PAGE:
Does weed affect birth control: the fertility hormones
Fertility hormones via conceptfertility.
Taking a step beyond, the cycle is regulated by the fertility hormones. These include the estrogen, progesterone, follicle stimulating hormone (FSH), and luteinizing hormone (LH), among the many. To understand better how does weed affect birth control let’s take a closer look at this explanation of these hormones’ responsibilities when it comes to the menstrual cycle:
- “Follicular Phase: LH and FSH stimulate the growth of several ovarian follicles — kicking things off. As the “dominant” follicle (the one that will release an egg) grows, estrogen rises to prep for ovulation and FSH levels begin to fall. This drop in FSH causes the other ovarian follicles (with the exception of the dominant one) to die off.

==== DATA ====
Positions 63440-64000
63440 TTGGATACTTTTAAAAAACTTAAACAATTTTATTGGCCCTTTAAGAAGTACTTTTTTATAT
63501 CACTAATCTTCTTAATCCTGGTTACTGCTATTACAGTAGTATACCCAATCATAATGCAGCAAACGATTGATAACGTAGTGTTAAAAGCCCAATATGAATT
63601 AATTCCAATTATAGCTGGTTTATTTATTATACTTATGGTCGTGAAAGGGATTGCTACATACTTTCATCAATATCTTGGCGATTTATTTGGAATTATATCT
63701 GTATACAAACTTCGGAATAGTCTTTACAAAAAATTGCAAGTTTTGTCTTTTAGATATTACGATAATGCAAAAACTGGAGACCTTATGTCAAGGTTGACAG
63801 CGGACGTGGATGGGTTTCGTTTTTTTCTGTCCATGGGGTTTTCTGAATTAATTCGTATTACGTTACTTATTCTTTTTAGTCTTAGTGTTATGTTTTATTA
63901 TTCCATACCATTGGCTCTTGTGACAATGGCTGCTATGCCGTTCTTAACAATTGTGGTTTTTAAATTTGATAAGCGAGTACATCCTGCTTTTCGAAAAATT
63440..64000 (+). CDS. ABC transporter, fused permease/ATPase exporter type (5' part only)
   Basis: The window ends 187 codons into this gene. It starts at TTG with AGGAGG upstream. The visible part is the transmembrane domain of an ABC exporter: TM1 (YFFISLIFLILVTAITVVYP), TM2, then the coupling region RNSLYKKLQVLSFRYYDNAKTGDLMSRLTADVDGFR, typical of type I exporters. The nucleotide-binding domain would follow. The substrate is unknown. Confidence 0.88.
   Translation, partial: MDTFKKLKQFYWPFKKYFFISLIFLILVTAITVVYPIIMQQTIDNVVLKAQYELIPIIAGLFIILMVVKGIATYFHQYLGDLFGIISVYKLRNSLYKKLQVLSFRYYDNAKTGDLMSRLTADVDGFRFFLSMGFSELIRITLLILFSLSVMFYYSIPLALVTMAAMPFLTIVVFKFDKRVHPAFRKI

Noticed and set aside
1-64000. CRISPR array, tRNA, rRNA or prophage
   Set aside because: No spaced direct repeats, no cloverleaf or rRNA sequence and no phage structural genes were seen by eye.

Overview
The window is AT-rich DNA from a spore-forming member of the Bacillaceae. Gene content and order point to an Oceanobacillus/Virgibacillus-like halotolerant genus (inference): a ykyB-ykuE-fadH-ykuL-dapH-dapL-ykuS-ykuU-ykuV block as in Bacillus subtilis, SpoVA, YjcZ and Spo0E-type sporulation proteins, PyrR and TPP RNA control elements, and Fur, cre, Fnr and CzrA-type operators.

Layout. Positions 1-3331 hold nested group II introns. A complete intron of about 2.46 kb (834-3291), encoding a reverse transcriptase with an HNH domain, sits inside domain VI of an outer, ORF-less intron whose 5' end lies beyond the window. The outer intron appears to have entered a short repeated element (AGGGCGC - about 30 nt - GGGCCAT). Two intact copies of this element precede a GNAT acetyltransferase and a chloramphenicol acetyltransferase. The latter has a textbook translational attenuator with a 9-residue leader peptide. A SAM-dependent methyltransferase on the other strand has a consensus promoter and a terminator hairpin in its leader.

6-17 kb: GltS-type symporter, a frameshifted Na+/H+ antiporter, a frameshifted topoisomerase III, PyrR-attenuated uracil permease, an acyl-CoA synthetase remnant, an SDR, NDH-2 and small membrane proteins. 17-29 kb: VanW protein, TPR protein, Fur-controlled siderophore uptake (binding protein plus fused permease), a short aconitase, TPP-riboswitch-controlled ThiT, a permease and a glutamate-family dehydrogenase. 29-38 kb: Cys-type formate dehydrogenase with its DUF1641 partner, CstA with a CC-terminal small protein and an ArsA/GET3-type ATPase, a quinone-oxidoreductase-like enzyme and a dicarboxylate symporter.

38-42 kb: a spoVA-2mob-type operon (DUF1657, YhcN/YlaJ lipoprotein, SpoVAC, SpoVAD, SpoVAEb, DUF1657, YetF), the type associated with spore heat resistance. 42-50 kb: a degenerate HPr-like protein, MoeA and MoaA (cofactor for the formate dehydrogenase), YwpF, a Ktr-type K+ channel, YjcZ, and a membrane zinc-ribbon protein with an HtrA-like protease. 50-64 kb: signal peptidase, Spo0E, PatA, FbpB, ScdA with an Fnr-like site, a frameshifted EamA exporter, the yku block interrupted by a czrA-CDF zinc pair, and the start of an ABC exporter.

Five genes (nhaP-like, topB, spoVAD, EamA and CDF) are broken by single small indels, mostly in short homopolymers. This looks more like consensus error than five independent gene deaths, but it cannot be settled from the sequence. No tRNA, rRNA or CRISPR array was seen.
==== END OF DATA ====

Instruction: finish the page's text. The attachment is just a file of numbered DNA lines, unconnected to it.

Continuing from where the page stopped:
- Ovulation: When estrogen levels peak, the body produces a surge of LH, which helps the egg reach final maturation and ultimately release from the follicle.
- Luteal Phase: The increase in luteal phase cues the body to produce progesterone, which helps the lining of the uterus thicken in anticipation of a fertilized egg making its home there (it’s like making a comfier bed for the baby). If a sperm fertilizes the egg and pregnancy occurs, progesterone levels continue to rise. If fertilization doesn’t occur, progesterone levels drop.
- Menstrual Phase: This drop in progesterone causes the egg and the uterine “bed” to shed in the form of your period.”
The point of all this in the question of how does weed affect birth control is that it lowers the fertility window and prolongs the ovulation by limiting how all these fertility hormones work together. It also limits how they all work together in conceiving a baby.